Ticketmaster pays a $ 10 million fine for hacking fees

Ticketmaster agreed to pay a fine of $ 10 million (approximately rupees 73 million) to avoid prosecution on a criminal charge accusing the company of getting into a startup rival’s computer system having hacked.

A federal judge in New York City signed the deal in a longstanding legal battle that challenged Ticketmaster’s dominance over ticket sales for concerts by major music acts. Live Nation’s subsidiary has faced multiple conspiracy charges to commit hacking and cable fraud against a Brooklyn-based company called Songkick.

Ticketmaster had already paid $ 110 million (approximately 800 million rupees) in 2018 to resolve a civil lawsuit filed by Songkick.

Court files accused Ticketmaster of attempting to infiltrate systems developed by Songkick for artists that the startup hired to sell up to 10 percent of US tour seats directly through their fan clubs. The arrangement was seen as a way to reward loyal fans while thwarting scalpers, and also as something that could diminish profits for the Ticketmaster empire.

Ticketmaster employees “have repeatedly – and illegally – accessed a competitor’s computer with stolen passwords without authorization in order to illegally gather potential business information,” said acting US attorney Seth DuCharme.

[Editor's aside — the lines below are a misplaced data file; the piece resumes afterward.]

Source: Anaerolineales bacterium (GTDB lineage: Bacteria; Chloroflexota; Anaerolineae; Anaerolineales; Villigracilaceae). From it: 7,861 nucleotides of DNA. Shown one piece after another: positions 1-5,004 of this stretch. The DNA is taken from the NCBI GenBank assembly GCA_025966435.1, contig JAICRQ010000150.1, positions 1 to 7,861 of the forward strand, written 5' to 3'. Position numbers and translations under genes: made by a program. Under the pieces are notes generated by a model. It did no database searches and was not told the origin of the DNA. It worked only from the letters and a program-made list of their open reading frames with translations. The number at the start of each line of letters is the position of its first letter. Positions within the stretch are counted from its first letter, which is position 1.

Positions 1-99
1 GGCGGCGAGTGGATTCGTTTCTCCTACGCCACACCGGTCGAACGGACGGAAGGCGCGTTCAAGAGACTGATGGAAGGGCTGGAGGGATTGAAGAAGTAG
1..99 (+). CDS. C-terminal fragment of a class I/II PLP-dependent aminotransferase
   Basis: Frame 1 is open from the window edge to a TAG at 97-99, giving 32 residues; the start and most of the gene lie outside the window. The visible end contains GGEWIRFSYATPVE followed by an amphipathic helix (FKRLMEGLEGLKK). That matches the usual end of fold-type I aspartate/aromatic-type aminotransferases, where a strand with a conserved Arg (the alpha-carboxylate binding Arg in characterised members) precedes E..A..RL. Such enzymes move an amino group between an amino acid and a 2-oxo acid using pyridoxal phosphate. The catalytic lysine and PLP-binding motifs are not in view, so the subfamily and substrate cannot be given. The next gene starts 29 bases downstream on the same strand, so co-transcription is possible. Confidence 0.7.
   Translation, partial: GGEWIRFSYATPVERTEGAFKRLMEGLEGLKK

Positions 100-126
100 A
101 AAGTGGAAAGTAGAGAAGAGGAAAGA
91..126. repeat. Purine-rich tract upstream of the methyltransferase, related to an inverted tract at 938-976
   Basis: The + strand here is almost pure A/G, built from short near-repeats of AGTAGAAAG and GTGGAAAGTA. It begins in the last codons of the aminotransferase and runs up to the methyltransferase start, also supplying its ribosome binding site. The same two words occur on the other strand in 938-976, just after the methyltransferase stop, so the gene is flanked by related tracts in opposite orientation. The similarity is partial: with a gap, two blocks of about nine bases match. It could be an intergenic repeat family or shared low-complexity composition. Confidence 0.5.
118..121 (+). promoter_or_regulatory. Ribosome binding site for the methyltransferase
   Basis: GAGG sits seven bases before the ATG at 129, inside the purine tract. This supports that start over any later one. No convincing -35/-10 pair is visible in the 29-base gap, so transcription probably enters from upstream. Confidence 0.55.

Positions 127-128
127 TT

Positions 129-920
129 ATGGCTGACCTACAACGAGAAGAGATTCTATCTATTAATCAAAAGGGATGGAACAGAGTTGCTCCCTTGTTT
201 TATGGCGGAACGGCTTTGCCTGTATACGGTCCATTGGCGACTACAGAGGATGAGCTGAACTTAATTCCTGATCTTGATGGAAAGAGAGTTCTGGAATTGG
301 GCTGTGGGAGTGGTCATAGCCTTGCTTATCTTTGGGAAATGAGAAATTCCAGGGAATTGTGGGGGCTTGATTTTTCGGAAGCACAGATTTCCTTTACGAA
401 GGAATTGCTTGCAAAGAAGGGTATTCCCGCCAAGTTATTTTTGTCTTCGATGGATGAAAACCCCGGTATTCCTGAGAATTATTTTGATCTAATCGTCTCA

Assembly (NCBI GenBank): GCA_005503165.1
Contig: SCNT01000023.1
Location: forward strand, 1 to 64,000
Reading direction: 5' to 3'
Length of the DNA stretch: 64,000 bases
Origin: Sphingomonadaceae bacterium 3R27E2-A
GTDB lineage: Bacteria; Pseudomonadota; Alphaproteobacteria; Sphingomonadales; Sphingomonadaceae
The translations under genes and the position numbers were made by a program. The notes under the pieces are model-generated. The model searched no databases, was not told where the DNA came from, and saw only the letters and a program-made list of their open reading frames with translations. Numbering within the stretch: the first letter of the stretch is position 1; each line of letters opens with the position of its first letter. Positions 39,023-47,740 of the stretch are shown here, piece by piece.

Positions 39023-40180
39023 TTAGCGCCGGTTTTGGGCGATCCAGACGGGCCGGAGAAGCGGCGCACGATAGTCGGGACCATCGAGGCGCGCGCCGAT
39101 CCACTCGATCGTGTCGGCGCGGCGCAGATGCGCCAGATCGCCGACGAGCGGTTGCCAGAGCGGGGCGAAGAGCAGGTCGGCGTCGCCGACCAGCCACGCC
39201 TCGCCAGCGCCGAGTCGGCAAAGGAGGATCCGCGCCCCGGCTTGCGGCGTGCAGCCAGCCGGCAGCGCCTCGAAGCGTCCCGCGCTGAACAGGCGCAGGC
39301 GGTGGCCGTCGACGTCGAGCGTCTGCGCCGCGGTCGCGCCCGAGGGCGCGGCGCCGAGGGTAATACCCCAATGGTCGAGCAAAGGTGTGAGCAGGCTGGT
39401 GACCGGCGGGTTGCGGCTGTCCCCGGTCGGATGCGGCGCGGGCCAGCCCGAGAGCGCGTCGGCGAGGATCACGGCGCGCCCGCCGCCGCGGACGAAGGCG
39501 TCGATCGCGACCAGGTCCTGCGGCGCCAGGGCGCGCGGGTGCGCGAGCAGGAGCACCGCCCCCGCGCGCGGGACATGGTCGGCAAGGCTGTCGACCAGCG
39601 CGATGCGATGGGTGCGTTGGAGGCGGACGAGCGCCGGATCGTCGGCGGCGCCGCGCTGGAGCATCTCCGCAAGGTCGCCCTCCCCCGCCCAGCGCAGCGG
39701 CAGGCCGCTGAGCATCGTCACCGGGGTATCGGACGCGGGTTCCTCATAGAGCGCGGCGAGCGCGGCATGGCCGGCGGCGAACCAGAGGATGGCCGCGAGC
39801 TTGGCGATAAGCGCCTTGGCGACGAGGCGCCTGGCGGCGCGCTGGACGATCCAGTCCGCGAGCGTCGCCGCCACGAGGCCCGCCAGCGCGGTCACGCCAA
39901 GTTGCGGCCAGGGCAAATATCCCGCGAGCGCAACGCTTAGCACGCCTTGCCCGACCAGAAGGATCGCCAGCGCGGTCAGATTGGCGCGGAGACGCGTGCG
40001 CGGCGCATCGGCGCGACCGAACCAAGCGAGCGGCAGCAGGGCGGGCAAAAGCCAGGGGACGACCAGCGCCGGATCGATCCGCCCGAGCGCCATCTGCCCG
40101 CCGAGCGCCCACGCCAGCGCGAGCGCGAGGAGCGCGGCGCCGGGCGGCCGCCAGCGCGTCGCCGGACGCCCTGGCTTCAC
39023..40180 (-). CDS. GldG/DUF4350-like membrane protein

A statement from Ticketmaster on Wednesday said the conduct involved only two employees, who were laid off in 2017.

“Your actions violated our company guidelines and contradicted our values,” the statement said. “We are pleased that this matter is now resolved.”

Messages were left with Warner Music Group, the current owner of Songkick.

The program, developed in 2014 by a former Songkick employee who joined Ticketmaster and a local employee, attempted to hack accounts to identify Songkick’s customers and dissuade them from doing business with the company they shared Prosecutors in court files with.

In internal communications, one of the employees could boast that Ticketmaster could “cut the victim company on the knees” if it could win back the pre-sale ticketing business for a nameless major artist, the newspapers say.

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